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Unformatted text preview: Energetics and packing of fullerenes in nanotube peapods Mina Yoon,* Savas Berber, ² and David Tománek Physics and Astronomy Department, Michigan State University, East Lansing, Michigan 48824-2320, USA s Received 31 January 2005; published 12 April 2005 d We use structure-optimization techniques to study the equilibrium packing of fullerenes in carbon nanotube peapods. Our results for nanotubes containing C n fullerenes with 60 l n l 84 atoms indicate that the fullerenes are more densely packed in the nanotubes than in the bulk crystal, in agreement with experimental data. We find that the reduction of the interfullerene distance, as well as a structural relaxation of fullerenes and nanotubes, results from a high internal pressure within the peapods, suggesting the use of nanotubes as nanoscale autoclaves for chemical reactions. DOI: 10.1103/PhysRevB.71.155406 PACS number s s d : 81.05.Tp, 61.46. 1 w, 61.48. 1 c, 68.65. 2 k Following the discovery of fullerenes 1 and carbon nanotubes 2 s NTs d , nanotube peapods emerged as very inter- esting nanostructures. 3 The first observation of the hierarchi- cal self-assembly of C 60 molecules and single-walled carbon nanotubes s SWNTs d to peapods by high-resolution transmis- sion electron microscopy 3 s HRTEM d was followed by re- ports of other fullerenes and metallofullerenes being encap- sulated in single-walled carbon nanotubes. 4,5 Some of the structural aspects of carbon nanotube pea- pods are intriguing and even appear counterintuitive. In par- ticular, the equilibrium structure of fullerenes in peapods is quantitatively different from that in bulk solids. HRTEM images, 6 electron diffraction, 7 and Raman measurements 4 suggest that the equilibrium spacing between fullerenes in peapods is smaller by 3–4 % than in three-dimensional mo- lecular crystals, but larger than in solids based on polymer- ized fullerenes. This finding is unexpected, since all inter- fullerene distances should be equal and independent of dimensionality in close-packed systems with only pairwise nearest-neighbor interactions. Elastic deformations, associ- ated with a fullerene-to-nanotube charge transfer in the pea- pod, have been offered as a tentative explanation for the reduction of the interfullerene distance. 4,7 Unfortunately, there is no independent evidence for such a charge transfer in these all-carbon systems. Also, like charges on adjacent fullerenes should enhance the interfullerene repulsion, thus increasing the interfullerene distance. Here we investigate the energetics and packing of fullerenes upon their encapsulation in nanotubes. We find a net energy gain associated with fullerene encapsulation in nanotubes, giving rise to a “capillary force.” In nanotube peapods, we find this force to compress encapsulated fullerenes with an effective pressure of the order of GPa, inducing strain in the nanotube wall. Our results indicate that the encapsulation energy of fullerenes depends only on the diameter and not on the chirality of the enclosing nanotube.diameter and not on the chirality of the enclosing nanotube....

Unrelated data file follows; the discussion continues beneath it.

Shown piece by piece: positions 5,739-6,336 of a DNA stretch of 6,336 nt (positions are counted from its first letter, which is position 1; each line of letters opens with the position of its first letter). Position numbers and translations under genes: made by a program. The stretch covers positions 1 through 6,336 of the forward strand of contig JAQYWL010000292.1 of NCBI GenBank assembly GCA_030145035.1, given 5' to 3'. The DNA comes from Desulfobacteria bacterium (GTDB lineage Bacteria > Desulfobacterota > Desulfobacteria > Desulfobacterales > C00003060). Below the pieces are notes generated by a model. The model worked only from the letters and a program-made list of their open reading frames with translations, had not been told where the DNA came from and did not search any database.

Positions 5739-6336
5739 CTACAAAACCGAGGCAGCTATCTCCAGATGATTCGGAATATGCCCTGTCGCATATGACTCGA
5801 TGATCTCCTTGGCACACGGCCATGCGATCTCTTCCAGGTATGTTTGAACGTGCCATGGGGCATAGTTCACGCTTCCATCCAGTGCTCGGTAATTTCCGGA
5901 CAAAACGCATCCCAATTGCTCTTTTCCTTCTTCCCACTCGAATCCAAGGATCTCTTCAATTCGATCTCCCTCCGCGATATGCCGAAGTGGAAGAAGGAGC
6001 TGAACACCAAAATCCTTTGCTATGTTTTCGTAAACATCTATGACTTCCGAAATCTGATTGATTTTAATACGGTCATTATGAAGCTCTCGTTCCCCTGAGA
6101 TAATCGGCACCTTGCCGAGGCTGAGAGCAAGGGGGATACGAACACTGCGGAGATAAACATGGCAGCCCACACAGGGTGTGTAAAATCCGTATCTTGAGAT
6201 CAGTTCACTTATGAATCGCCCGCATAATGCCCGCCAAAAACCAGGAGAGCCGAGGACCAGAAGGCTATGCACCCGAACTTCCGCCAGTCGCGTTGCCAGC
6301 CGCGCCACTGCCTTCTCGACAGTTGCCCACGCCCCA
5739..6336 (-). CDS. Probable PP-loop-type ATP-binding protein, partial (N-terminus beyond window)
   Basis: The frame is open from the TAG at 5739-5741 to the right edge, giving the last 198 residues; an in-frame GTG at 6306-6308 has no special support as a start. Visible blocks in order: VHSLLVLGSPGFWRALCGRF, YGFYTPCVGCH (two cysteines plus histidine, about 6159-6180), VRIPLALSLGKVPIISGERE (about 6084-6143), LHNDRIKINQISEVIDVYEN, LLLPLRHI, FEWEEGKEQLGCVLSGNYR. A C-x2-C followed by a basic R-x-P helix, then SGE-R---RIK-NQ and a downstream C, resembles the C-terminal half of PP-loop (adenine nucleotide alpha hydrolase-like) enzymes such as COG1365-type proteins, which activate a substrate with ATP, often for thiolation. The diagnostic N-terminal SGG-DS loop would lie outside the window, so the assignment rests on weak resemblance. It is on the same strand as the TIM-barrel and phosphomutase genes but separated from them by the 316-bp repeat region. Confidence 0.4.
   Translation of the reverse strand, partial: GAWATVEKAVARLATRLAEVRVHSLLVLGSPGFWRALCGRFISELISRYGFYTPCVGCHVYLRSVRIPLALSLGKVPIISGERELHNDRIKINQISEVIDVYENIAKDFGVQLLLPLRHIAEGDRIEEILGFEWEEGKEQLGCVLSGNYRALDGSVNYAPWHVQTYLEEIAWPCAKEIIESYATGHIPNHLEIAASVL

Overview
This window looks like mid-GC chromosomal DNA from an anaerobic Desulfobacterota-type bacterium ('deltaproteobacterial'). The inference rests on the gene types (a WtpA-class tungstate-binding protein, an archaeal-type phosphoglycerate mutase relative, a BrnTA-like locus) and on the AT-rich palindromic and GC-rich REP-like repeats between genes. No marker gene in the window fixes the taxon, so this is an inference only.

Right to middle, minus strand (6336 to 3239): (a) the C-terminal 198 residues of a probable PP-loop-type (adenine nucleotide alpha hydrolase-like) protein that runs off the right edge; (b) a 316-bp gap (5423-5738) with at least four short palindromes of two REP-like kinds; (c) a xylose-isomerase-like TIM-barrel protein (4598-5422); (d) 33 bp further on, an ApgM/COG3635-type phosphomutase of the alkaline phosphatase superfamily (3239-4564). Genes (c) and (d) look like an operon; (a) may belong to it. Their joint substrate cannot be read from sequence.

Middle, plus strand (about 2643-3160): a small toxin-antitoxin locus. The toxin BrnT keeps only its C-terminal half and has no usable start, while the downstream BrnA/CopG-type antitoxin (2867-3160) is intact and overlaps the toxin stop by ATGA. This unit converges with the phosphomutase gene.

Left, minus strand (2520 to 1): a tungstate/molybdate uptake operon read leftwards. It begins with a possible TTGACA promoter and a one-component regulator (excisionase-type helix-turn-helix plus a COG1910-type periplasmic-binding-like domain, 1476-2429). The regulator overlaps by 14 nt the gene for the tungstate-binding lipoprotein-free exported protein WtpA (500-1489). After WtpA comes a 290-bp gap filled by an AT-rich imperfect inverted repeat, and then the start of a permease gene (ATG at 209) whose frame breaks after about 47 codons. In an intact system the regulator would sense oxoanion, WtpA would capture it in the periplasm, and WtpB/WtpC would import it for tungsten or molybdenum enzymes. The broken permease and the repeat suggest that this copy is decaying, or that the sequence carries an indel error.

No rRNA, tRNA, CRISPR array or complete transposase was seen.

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This note was uploaded on 03/18/2012 for the course PHYSICS 303 taught by Professor Ihn during the Spring '12 term at Swiss Federal Institute of Technology Zurich.
- Spring '12